ROGER VARIAN is a Classic-winning racehorse trainer with 17 Group One victories to his name. Having just completed his ninth season with a license, Roger has made an immediate impact on his profession since taking over the reins from long-time boss and legendary mentor Michael Jarvis in 2011, saddling over 800 winners, including more than 110 stakes victories across the globe.
Roger’s story leading up to training 17 top-level winners is not one that starts from a racing background. Rather than being sat on the yard hack before he could walk, Roger naturally developed an affiliation with horses; riding ponies from a young age, he became a racing fan from from as young as he can remember, fuelled by getting close to the action at the local point to point track. By the time he was 13 years old weekends and holidays were spent riding out for Alan and Lawney Hill and he had been well and truly bitten by the racing bug.
The progression from riding pointers to taking rides under rules on the National Hunt circuit came under the tutelage of Josh Gifford. Roger would spend his 'university years' working for the legendary trainer where he would ride seven winners as a conditional jockey. However, it was 10 weeks spent in Newmarket working for Michael Jarvis before joining the team at Gifford’s, that arguably was the most important of all his early experiences, a collaboration which very few at the time could have predicted would lead to Roger eventually taking on the license at the historic stables.
By his own admission his career as a jump jockey never really took off and it was after a particularly bad fall in March 2001 which resulted in a smashed wrist, when his big opportunity would come his way. News of the injury reached Michael Jarvis back in Newmarket, and when he proposed that Roger switch codes to become his assistant, Roger jumped at the chance. At the time Michael had just trained Ameerat to win the 1000 Guineas at Newmarket, and also had the likes of G1 Derby Italiano scorer Morshdi in the yard which offered a great opportunity for a young, ambitious assistant.
It was 10 weeks spent in Newmarket working for Michael Jarvis before joining the team at Gifford’s, that arguably was the most important of all his early experiences, a collaboration which very few at the time could have predicted would lead to Roger eventually taking on the license at the historic stables.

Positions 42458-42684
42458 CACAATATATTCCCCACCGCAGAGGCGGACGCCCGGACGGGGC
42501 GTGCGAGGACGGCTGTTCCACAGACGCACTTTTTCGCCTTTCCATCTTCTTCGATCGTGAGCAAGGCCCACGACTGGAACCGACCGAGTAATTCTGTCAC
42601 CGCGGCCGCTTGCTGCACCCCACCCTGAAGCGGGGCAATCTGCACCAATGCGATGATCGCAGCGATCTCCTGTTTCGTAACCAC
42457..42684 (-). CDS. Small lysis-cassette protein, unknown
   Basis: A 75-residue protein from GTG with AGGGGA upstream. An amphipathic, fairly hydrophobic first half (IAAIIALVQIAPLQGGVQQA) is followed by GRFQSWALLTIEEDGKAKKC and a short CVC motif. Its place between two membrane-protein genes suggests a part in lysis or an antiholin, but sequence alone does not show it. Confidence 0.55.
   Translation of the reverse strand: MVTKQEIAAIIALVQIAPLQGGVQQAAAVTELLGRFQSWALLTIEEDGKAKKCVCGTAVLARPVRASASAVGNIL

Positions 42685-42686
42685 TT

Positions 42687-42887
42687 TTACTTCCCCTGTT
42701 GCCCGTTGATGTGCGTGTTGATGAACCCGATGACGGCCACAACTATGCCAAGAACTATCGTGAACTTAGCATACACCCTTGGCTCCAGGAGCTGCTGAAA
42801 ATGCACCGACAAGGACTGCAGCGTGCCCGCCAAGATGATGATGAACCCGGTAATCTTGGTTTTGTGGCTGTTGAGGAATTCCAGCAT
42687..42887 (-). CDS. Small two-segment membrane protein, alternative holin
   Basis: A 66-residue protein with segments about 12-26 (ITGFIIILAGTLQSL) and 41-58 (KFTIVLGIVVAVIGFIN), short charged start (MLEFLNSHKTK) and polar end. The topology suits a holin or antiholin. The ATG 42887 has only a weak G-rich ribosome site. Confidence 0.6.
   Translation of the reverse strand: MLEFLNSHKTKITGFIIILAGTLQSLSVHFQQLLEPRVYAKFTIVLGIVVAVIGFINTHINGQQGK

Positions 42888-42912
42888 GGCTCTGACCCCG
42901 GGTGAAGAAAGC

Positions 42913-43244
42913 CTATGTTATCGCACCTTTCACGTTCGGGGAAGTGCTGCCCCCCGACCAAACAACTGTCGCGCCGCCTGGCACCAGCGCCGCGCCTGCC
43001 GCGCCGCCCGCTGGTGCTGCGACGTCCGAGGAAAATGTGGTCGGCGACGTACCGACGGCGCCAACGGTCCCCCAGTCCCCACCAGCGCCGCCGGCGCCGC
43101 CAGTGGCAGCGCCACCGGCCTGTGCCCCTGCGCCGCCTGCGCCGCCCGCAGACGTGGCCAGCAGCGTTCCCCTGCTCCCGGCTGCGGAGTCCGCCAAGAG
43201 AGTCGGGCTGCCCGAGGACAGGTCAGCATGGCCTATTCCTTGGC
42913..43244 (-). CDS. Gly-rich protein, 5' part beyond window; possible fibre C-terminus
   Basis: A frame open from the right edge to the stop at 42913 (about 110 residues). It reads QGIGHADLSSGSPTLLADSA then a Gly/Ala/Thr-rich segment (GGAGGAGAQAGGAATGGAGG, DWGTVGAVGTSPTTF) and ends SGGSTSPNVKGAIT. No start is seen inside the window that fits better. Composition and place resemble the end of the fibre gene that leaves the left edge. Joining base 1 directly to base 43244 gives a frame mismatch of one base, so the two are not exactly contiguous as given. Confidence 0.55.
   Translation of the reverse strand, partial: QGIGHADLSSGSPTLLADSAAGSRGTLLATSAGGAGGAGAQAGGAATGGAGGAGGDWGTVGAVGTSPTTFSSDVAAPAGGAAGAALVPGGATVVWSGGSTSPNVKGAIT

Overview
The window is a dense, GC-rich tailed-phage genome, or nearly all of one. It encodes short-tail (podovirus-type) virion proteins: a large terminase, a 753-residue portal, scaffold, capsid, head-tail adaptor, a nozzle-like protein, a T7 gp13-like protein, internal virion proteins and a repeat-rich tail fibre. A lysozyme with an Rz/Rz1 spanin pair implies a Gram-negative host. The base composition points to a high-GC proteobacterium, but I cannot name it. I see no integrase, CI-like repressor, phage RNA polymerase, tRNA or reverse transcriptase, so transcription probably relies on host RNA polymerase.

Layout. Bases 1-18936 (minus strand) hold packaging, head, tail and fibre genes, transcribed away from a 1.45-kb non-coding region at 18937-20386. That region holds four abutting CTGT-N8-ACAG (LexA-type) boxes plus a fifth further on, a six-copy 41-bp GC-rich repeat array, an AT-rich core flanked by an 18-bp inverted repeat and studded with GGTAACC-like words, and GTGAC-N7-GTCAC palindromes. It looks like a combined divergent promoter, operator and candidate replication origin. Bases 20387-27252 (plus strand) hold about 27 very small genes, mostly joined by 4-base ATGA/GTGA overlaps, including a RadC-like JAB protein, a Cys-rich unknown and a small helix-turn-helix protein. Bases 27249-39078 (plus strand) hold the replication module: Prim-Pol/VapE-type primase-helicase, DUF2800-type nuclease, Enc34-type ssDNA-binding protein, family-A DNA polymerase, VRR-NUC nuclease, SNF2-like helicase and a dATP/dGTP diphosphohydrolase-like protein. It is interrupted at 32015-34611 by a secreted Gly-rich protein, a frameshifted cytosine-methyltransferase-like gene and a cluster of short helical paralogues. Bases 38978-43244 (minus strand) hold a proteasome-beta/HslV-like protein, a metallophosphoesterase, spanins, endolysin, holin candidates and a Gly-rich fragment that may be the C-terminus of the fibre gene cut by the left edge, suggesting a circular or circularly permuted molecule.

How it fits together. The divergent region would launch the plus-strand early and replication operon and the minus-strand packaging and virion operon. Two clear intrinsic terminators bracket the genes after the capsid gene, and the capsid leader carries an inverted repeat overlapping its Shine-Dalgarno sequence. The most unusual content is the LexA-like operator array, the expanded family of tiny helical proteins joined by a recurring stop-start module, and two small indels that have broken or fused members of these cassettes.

Over the following 10 years Roger helped oversee the careers of the likes of Rakti who went on to claim five individual G1 wins, of G1 Oaks winner Eswarah, G2 winner and now prominent sire Iffraaj, and globetrotting star Pressing, each of which, along with the aforementioned livewire Rakti, offered a different challenge when it came to training.
When Michael’s health unfortunately started to decline, Roger became more and more involved in the day-to-day running of Kremlin House. It was not the way which Roger would’ve chosen to make the move into training, but with Michael becoming too unwell to continue training, the licence officially passed over to Roger for the 2011 season.
Roger’s first runner, Eton Forever, provided the perfect start when storming to a 3¾l success in the Spring Mile at Doncaster on the opening day of the 2011 turf season, whilst Nahrain ensured that he trained a G1 winner in his first season when taking the G1 Prix de L'Opera on Arc weekend. He has since sent out G1 winners every season he has trained bar one (all of which are chronicled on this website).
Often alongside Roger but also at the heart of the business is Hanako Sonobe, who he married In 2010. They have three children together, Momoka, Eiji and Reika, names which racing fans will recognise as being bestowed upon three of Sheikh Mohammed Obaid’s horses in the recent past.
In January 2017 Roger & Hanako completed the purchase of historic Carlburg Stables on the prestigious Bury Road, the former base of pioneering globetrotter Clive Britain. And with Roger having sent out his best ever tally of winners (118) in 2019 & a previous high of ( 109) winners in 2018 the new premises could hardly got off to a better start.